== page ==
Different Kinds of Keywords and searches 

In 2013, Google launched a major algorithm update; Google Hummingbird. This was the first step in understanding natural language and considering user intent and the contextual meaning of queries.

Marketers had to refine their strategy. They went from stuffing keywords in articles to addressing the pain points of their target audience. Welcome back to marketing 101!

Voice technology is another step in the direction of improving the user experience with semantics. It relies on Natural Language Processing (NLP) to recognize voice texture, interests, and behavior.

We can begin to prepare for voice search by analyzing the data on how people are using it right now.

1. Voice queries contain conversational words and are longer.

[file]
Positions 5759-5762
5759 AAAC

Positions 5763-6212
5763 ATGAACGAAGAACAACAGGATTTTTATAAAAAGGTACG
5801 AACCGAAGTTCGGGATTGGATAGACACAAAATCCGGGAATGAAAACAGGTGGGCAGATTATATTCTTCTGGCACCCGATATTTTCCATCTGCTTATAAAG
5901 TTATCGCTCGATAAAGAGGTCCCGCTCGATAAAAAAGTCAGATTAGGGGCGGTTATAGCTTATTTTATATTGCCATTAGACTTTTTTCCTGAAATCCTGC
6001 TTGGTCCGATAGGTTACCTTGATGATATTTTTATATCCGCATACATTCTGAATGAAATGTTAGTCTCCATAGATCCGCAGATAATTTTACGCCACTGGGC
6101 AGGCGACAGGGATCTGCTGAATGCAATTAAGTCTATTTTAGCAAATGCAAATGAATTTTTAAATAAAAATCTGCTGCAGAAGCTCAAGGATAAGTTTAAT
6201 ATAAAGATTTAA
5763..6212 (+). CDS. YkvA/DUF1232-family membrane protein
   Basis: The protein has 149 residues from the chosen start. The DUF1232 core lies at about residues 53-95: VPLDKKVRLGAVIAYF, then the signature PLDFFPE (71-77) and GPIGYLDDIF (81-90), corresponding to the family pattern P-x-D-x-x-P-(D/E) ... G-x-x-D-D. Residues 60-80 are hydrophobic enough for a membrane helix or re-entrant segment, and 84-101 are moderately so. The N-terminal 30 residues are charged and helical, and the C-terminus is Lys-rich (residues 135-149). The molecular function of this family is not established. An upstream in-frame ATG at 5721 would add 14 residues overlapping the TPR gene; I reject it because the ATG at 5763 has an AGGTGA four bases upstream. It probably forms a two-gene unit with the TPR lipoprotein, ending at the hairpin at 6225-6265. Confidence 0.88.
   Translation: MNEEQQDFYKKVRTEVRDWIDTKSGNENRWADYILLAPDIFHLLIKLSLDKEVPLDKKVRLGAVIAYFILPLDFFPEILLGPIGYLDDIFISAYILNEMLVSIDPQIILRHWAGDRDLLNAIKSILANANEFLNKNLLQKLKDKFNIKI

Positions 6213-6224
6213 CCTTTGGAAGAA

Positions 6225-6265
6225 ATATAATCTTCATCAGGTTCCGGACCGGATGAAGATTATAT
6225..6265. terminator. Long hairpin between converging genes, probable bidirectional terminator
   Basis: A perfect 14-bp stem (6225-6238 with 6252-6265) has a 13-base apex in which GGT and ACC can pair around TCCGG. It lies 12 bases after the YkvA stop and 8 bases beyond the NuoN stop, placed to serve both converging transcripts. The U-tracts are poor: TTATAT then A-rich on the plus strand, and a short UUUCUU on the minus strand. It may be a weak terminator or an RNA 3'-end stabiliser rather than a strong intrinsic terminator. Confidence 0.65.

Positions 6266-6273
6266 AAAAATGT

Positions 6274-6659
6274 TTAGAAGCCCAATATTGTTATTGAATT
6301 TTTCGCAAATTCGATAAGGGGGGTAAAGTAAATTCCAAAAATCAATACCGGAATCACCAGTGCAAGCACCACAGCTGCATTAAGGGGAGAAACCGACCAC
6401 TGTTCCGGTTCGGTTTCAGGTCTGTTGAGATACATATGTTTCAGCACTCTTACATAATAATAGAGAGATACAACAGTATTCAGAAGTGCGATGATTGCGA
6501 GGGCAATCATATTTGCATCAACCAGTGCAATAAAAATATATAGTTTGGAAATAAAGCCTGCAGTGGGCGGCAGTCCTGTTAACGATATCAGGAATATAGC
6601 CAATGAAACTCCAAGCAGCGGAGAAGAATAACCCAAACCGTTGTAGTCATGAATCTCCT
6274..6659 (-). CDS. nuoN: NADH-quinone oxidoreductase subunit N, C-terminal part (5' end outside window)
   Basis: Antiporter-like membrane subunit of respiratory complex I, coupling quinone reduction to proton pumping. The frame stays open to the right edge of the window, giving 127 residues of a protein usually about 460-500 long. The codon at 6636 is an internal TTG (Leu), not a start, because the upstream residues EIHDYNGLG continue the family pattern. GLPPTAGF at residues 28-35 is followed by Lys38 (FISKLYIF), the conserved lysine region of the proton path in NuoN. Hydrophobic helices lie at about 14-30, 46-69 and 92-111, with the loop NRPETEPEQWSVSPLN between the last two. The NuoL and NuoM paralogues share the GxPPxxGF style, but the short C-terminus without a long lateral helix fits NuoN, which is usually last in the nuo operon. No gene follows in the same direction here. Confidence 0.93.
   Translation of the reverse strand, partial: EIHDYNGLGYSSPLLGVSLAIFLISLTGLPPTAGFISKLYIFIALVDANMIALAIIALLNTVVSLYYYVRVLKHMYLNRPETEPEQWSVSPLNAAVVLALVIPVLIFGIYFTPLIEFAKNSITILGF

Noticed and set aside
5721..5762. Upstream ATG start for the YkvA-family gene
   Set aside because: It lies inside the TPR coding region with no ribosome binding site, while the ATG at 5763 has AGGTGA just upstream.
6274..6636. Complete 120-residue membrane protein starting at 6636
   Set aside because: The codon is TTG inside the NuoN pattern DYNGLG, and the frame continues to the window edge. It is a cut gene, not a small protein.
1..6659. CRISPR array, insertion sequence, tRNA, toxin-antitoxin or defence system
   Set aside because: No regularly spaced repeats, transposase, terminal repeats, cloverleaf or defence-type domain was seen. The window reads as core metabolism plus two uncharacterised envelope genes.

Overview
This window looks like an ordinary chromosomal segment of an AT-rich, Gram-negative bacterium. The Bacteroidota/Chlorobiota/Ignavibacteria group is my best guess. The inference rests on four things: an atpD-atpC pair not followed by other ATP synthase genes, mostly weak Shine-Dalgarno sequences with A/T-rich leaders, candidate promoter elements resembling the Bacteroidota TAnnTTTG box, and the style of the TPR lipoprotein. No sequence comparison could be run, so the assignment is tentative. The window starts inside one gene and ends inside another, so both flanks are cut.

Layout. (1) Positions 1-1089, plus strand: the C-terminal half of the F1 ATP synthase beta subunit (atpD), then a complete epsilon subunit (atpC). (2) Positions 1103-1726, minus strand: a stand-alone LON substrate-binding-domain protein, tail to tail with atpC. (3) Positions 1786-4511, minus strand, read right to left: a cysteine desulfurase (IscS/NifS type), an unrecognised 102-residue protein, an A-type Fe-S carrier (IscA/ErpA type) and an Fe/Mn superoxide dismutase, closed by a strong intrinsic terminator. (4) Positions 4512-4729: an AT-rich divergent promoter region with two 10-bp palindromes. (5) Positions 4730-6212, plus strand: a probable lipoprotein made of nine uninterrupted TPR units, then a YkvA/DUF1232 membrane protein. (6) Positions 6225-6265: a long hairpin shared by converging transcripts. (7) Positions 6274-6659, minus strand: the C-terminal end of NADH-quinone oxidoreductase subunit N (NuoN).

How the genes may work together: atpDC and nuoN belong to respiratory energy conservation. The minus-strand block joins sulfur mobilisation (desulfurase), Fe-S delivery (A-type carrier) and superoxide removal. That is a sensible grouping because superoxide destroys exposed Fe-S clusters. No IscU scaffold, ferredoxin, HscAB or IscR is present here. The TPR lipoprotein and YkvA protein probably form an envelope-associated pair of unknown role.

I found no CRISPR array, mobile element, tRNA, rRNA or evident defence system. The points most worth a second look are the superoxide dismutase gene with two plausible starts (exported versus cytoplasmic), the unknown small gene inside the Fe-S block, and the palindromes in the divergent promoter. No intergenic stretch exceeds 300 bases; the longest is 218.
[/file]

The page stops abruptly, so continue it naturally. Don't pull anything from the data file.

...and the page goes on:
The way people search vocally is not the same as through text. More natural, simplified, conversational words are used rather than standard text query language.

However it’s clear from reading Google’s Voice Search rater guidelines that they want voice search results that are very brief and to-the-point. Backlinko’s report found that the average voice search answer is 29 words.

You need to think how your audience speaks about your business, products, and services. What phrases are they likely to use for voice search. You can use a tool like Answer The public for ideas.

Then if you’re optimizing your content to rank in Google Home or Google Assistant, make your answer snippet as short as possible (while still providing a thorough answer to that query).

Again we are faced with a contradiction; we know that long form content tends to rank better on Google desktop search (see this for more), but short statements and answers are required for Voice Search. The solution; mix it up and do both.

A good example of long content with short answers are Frequently Asked Questions (FAQ) pages. They contain a lot of information, but in easy to read, topic specific, bite sized chunks. FAQ pages are more likely to be used for voice search answers because they are purely questions and answers, and most people use voice search to answer a question.